#MeToo, Sexual Assault, and Mental Health
7 things you need to know about sexual assault and mental health.
Posted Nov 03, 2017
For the past couple of weeks, social media feeds have been flooded with the hashtag #MeToo after allegations were made against some powerful Hollywood executives and actors. In a show of solidarity, women, and some men, shared their experiences of sexual assault, rape, sexual harassment, and other forms of sexual abuse. The magnitude of these revelations begs the question: how does this affect mental health? Here are seven facts you need to know about the #MeToo phenomenon:
Sexual Abuse Disproportionately Affects Women
Statistically speaking, almost all (at least 90 percent) of sexual abuse victims are women. As many as one in six women will be raped during her lifetime, and many more will face other forms of sexual assault such as unwanted touching or sexualized threats online. This points to extremely problematic social attitudes about women. These attitudes affect even women who aren’t victimized. Most women know someone who has been abused and many expend significant emotional and physical resources avoiding danger. Others develop anxiety about the possibility of becoming a victim.
This is precisely why #MeToo is so powerful. It showed women that they’re not alone and that their experiences happen in a broader political and gender context. It also made visible to men what often is not: that the women in their lives and at their jobs may be dealing with a wide range of trauma due to sexual abuse.
Men Can Be Victims, Too
Sexual violence is an issue many women live with, and that almost all have to think about. But this can obscure the fact that men can be victims, too. Men who have been sexually victimized may feel emasculated or humiliated and may be reluctant to come forward.
Most Perpetrators Are Men
Even when men are victims of sexual assault, the perpetrator is typically a man. Depending on which statistic you believe, men are between 90 to 99 percent of all sexual assault perpetrators. Despite this fact, sexual assault outreach often focuses on victims and potential victims, by telling them how to behave to avoid violence. We need to work to understand the factors that put men at risk of becoming perpetrators. To do that, we must treat sexual assault as a men’s issue too, not simply as something women must address.
Sexual Harassment Creates a Hostile World
Much of the recent dialogue focused on rape and other violent forms of sexual assault. Yet research shows that sexual harassment is the most common form of sexual abuse women face. In the workplace, it can reinforce gender norms and be used to make women feel inferior. It can even become a way to coerce women into unwanted sex.
Workplace sexual harassment is just one form of this abuse. Another form, called street harassment, occurs when women face aggressive sexual overtures from men out in the world. Many report that, when they rebuff these advances, men threaten them or call them ugly. This creates a high price for being a woman in public and can leave many women feeling anxious, insecure, and constantly on alert.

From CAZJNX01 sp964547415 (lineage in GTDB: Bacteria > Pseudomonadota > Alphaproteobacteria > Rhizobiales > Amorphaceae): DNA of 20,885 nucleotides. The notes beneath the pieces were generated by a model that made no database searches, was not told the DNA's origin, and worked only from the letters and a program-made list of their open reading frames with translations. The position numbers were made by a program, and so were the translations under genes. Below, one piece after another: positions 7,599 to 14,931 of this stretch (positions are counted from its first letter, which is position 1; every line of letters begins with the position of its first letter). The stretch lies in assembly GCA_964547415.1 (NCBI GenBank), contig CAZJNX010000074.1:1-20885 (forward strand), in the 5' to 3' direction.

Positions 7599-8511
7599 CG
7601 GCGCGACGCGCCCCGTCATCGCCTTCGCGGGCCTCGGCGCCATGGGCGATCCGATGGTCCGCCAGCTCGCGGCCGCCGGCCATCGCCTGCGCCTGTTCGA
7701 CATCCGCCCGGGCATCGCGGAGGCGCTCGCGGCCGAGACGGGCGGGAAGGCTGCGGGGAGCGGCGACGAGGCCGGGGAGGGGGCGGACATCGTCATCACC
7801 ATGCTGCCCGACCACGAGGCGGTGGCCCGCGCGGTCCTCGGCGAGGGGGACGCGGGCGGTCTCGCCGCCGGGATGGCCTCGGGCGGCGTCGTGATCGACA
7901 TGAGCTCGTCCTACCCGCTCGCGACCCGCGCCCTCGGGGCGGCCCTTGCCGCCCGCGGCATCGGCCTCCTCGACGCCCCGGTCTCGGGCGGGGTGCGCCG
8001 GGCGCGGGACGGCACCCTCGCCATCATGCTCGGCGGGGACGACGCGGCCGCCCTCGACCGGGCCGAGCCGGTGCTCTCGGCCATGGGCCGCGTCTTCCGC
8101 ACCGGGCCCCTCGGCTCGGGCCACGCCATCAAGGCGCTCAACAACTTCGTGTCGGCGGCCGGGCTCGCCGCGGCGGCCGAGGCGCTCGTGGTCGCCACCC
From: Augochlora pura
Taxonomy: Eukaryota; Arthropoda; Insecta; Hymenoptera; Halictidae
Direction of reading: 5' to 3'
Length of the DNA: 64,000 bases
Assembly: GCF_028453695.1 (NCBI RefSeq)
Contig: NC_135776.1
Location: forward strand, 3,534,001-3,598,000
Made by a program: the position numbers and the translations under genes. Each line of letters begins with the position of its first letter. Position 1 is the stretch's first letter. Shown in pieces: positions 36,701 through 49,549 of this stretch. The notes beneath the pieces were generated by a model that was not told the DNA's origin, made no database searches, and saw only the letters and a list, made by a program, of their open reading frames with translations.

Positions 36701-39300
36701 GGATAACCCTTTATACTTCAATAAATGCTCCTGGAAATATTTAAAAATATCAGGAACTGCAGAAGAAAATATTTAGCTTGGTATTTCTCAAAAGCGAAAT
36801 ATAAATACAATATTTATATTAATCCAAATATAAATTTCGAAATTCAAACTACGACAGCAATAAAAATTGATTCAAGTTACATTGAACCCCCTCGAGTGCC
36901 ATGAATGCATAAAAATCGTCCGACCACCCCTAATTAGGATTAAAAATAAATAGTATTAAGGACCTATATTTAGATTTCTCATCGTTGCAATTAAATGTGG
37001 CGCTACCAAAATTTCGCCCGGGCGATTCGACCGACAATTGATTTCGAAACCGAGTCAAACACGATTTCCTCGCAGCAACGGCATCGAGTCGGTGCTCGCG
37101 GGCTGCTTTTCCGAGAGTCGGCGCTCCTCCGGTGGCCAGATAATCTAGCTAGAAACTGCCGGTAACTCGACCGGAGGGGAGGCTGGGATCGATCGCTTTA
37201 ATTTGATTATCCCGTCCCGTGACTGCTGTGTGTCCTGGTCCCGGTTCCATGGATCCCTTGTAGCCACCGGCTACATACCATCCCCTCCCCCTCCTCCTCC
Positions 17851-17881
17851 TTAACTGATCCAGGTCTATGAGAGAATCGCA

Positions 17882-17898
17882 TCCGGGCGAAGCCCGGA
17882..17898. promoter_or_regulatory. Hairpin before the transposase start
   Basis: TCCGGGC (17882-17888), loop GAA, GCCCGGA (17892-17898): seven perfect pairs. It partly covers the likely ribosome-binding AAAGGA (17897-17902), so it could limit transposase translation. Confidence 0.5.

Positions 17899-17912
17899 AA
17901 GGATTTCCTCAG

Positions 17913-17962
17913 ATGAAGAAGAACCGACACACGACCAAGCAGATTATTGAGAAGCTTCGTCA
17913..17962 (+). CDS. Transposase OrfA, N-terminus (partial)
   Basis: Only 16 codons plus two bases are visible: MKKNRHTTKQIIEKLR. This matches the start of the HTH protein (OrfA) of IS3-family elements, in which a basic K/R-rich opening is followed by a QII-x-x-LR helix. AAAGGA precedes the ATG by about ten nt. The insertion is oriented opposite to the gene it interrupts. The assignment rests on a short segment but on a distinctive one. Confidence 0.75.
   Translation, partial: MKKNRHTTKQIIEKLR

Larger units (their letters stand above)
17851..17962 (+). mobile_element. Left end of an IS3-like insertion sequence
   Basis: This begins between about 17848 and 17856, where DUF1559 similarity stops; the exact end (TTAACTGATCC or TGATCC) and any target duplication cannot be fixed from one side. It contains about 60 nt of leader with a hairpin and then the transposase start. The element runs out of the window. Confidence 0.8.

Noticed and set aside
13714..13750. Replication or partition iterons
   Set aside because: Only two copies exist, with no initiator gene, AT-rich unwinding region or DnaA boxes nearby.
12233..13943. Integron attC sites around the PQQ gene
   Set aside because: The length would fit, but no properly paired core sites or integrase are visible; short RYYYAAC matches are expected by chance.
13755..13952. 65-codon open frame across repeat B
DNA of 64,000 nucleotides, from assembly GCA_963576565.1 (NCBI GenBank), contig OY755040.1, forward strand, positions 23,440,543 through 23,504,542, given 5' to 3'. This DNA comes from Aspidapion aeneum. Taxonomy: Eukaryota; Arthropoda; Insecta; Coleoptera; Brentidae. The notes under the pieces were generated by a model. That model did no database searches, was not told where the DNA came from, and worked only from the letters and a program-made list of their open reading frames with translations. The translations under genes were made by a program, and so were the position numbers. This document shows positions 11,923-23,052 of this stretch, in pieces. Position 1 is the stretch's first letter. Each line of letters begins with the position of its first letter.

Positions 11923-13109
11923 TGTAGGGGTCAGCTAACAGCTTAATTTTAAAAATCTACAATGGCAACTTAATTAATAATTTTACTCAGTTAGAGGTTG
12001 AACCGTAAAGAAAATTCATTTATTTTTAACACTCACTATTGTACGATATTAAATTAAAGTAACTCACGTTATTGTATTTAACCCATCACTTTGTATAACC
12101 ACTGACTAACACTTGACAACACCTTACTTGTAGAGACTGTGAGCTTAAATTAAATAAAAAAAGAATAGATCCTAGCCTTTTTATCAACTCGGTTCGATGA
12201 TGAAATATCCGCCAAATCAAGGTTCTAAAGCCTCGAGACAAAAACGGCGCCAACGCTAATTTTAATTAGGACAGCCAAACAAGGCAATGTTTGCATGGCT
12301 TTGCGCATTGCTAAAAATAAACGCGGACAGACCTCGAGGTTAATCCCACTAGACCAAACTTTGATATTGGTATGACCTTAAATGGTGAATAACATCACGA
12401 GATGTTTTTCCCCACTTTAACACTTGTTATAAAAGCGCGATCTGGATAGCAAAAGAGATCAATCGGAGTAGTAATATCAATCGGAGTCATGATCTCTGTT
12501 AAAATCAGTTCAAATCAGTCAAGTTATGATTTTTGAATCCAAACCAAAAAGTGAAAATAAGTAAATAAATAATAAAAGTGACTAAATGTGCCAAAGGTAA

The Link Between Sexual Abuse and Mental Health
Most data suggests that women experience mental health problems at rates significantly higher than men. It’s easy to chalk this up to hormones, or to something unique about the female brain. Yet there’s a more obvious culprit here: women live in a society that continually exposes them to trauma and reminds them of their supposed inferiority. Research has repeatedly linked exposure to discrimination to stress and mental illness.
Much media attention has focused on the epidemic of PTSD and mental illness among military veterans. But rape and sexual assault might actually be the most common cause of PTSD. Data suggests that anywhere from 30 to 80 percent of sexual assault survivors develop PTSD. With so many women exposed to sexual assault, it becomes clear that the disparity between men and women in mental health issues might be closely related to the trauma many women face.
Victim-Blaming Compounds Trauma
Along with an onslaught of brave people coming forward with stories of abuse and survival, some people saw something else: victim blaming. Commenters asked why victims wore what they did, didn’t fight back, stayed out too late.
Healthy, balanced people do not assault others—no matter what they are wearing. But blaming people for their own assault does compound the mental health effects of trauma, and create a world where victims suffer in silence.
Many Suffer in Silence
#MeToo is so powerful precisely because it makes it hard to look away from a problem that has long remained in the shadows. Assault survivors aren’t other people; they’re our daughters, our mothers, our loved ones. But just because a woman doesn’t come forward doesn’t mean she’s not a survivor. Some women prefer to remain private. Others are concerned about the very backlash they've witnessed other women experience. And therein lies a problem: We re-traumatize survivors by questioning their stories, demanding answers, and subjecting them to public scrutiny in a way we’d never scrutinize, say, a robbery victim.
#MeToo can be the beginning of a reframing of the discussion of sexual abuse. It’s a powerful opportunity for mental health professionals to intensify their efforts to support survivors.
Cochrane, K. (2013, May 09). Men are victims as well as perpetrators of sex crime. So why aren't they talking?. Retrieved from https://www.theguardian.com/commentisfree/2013/may/09/men-victims-of-male-aggression-speak-up
Otto, F. (2016, May 19). What The New York Times gets wrong about PTSD. Retrieved from http://drexel.edu/now/archive/2016/May/NYT_PTSD_Purtle/